Adria Richards has been all over the news in the last week. If you’ve missed the story or don’t recognize her name Adria is an IT developer recently fired for tweeting a photo of a group of men at a technology conference, accusing them of making sexist remarks. Allegedly the men (who were sat behind Adria at the conference) made a remark about ‘big dongles’. To complete the picture, one of the accused men has also been fired from his job over the incident.
The CEO of the organisation Adria worked for has been reported as saying the company supports her right to report what she considered to be offensive sexual comments, but her use of social media contributed to her dismissal. “Her decision to tweet the comments and photographs of the people who made the comments crossed the line,” “Publicly shaming the offenders – and bystanders – was not the appropriate way to handle the situation…” Needless to say, a heated public debate ensued. The discourse, productive at times, quickly spiraled into extreme vitriol.
I have read a number of articles on this case with great interest including the broad range of opinions expressed by other readers. Some believe Adria is a courageous fighter for equality and women’s rights, while others accuse her of being a ‘precious princess’, self-righteous, over sensitive and malicious. Even the lawyers are weighing in on the debate, sharing their views on whether her sacking is a defensible action based on the reasonableness and lawfulness of her behaviour.
What strikes me is the absurdity of the entire situation; what appear to be overreactions from everyone involved are staggering and such a waste of energy. There is no doubt sexism, racism, ageism and all other forms of discrimination along with bullying and harassment are serious issues that must not be tolerated. However, a fair and reasonable approach to managing these issues is critical. It’s important not to overreact and make even marginal breaches of acceptable conduct bigger issues than they need to be – to use an age-old expression ‘the punishment must fit the crime’.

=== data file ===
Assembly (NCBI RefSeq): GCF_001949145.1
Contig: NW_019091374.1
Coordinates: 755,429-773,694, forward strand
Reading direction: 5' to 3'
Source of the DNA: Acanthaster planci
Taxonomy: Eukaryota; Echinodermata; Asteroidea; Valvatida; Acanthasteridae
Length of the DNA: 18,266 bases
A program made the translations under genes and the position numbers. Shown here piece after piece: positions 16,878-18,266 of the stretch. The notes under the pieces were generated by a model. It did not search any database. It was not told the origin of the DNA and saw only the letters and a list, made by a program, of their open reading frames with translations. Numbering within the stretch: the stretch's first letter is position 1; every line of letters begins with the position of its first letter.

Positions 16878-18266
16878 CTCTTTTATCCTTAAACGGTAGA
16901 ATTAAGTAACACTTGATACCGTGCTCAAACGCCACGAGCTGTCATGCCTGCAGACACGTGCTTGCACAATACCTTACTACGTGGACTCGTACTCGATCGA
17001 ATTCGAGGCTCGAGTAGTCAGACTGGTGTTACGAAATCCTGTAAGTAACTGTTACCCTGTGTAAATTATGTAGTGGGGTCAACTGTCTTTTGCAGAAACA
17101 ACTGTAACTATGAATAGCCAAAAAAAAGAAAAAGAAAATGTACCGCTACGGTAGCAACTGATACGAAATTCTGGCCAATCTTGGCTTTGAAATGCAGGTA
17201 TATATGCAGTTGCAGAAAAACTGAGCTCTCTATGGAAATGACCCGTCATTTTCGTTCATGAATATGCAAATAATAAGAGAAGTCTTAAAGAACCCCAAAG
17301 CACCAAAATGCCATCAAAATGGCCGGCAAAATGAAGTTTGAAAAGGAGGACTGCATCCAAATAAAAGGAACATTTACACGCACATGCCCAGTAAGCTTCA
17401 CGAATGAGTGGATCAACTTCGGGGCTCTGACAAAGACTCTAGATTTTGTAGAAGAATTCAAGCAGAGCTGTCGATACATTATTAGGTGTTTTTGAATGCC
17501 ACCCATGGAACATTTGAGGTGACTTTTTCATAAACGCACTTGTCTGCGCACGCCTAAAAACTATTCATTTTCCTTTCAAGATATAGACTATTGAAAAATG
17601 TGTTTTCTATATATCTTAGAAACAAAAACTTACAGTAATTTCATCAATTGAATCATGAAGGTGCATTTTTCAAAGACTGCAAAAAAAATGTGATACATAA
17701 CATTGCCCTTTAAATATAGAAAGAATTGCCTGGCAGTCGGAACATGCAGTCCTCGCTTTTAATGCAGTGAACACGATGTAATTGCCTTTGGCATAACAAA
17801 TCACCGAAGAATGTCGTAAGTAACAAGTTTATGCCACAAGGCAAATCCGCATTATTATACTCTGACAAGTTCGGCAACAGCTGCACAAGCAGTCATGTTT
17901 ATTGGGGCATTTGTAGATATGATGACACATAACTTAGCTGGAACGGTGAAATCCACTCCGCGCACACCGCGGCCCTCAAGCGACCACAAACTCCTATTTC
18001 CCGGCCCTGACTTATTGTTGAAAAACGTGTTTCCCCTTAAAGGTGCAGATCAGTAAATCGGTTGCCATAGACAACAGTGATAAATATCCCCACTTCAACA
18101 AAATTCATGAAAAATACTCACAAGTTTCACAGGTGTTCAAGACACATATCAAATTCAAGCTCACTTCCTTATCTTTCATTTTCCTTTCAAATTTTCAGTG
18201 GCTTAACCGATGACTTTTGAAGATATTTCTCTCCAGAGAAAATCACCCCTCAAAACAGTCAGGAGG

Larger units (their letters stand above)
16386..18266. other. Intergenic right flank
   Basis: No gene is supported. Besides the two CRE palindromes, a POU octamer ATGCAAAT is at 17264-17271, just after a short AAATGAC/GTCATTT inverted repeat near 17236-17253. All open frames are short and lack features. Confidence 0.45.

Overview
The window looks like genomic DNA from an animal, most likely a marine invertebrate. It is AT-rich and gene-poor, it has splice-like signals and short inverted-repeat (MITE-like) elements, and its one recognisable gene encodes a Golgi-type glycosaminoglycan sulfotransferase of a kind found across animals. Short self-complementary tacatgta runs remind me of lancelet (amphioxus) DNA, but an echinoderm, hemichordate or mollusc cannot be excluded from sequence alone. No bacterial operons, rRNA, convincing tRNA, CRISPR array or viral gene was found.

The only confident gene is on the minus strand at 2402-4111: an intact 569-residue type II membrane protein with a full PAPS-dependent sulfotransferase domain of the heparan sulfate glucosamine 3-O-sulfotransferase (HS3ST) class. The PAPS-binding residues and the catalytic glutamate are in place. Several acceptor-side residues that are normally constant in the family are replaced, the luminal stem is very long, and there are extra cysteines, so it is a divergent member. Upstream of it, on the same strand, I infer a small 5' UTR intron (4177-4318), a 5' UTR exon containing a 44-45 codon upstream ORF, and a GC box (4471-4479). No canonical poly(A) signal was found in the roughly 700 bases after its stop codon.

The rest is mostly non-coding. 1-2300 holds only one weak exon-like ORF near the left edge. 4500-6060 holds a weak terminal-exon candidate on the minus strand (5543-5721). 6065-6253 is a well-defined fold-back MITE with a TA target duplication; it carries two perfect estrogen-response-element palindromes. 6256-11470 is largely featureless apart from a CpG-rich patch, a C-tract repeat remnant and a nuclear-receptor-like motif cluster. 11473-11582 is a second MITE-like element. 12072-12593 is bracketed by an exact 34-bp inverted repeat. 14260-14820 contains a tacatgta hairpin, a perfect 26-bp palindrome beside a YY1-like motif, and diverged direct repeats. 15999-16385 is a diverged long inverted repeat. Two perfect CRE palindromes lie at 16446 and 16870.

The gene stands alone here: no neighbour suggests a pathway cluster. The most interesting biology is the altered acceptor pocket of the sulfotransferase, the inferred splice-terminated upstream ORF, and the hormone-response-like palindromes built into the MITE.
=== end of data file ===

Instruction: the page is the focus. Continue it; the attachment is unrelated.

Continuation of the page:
Let’s first look at how Adria herself behaved. I do wonder if she was just having a bad day or is typically so sensitive and aggressive in response. In the context of other challenges in life I struggle to understand how anyone would consider an arguably school boy joke about ‘dongles’ so important and outrageous… So offensive and damaging to the wellbeing of woman and their opportunities in life that the perpetrator is deserving of public naming and shaming?
An ‘excuse me, I find your comments offensive so can you please stop’ is a far more reasonable reaction. If they didn’t stop (among other options available to her) Adria could have moved away or reported them to the event manager. Maybe the guys she posted on the World Wide Web are nice people who made a naïve mistake. It’s possible they deeply respect woman and don’t typically make inappropriate comments but Adria had no way of knowing that before she chose to punish them with public humiliation.
Adria clearly cares about important issues and yet damaged her own credibility and in doing so diminished the strength of her own voice. Being hypersensitive or overreacting by acting as judge, jury and executioner rarely helps anyone to positively influence important issues. Adria appears to have given no consideration to the impact of her actions on the men involved. Consider the serious consequences of her actions for them relative to the childish nature of their behavior.
Then there is Adria’s employer. I doubt Adria needed to be fired as much as I doubt the accused needed to be fired from his job over this particular incident. It’s likely some degree of reprimand from Adria’s employer was in order and most certainly coaching on how she could have handled the situation more effectively. However, unless there are broader issues with her performance or conduct that I’m not aware of, I doubt leaping to the extremes of firing her was necessary or appropriate.
Finally there is the decision of the accused’s employer to fire him. It’s harder to judge the reasonableness of their actions without knowing if his behavior was one example of a bigger issue. If it was an isolated incident and he merely referred to ‘dongles’ in Adria’s earshot then a ‘your behavior is unbecoming, unprofessional and unacceptable so don’t do it again’ response would have been appropriate. If there have been other issues, perhaps a ‘pick up your act or your behavior will have serious consequences for your ongoing employment’ may have been the right next step to take. However, if he has been counseled repeatedly about similar or other inappropriate conduct then firing him wasn’t an overreaction and indeed the appropriate action to take.
To summarise, unless their actions were in response to issues beyond those reported about this particular incident, both employers overreacted. Maybe the employers overreacted because they feared a Board/shareholder/public/media overreaction and believed they needed to be seen as responding firmly? Everyone needs to play their part to enable people in business to behave reasonably and focus on issues that really matter.
It’s time for all of us in business to focus on the things that influence performance, impact the quality of people’s lives, the prosperity of our communities and health of our planet. Every individual and every leader needs to stop overreacting to challenges that arise, stop making mountains out of molehills and start being more resilient. We all need to focus our attention and expend our energy on things that are of real consequence.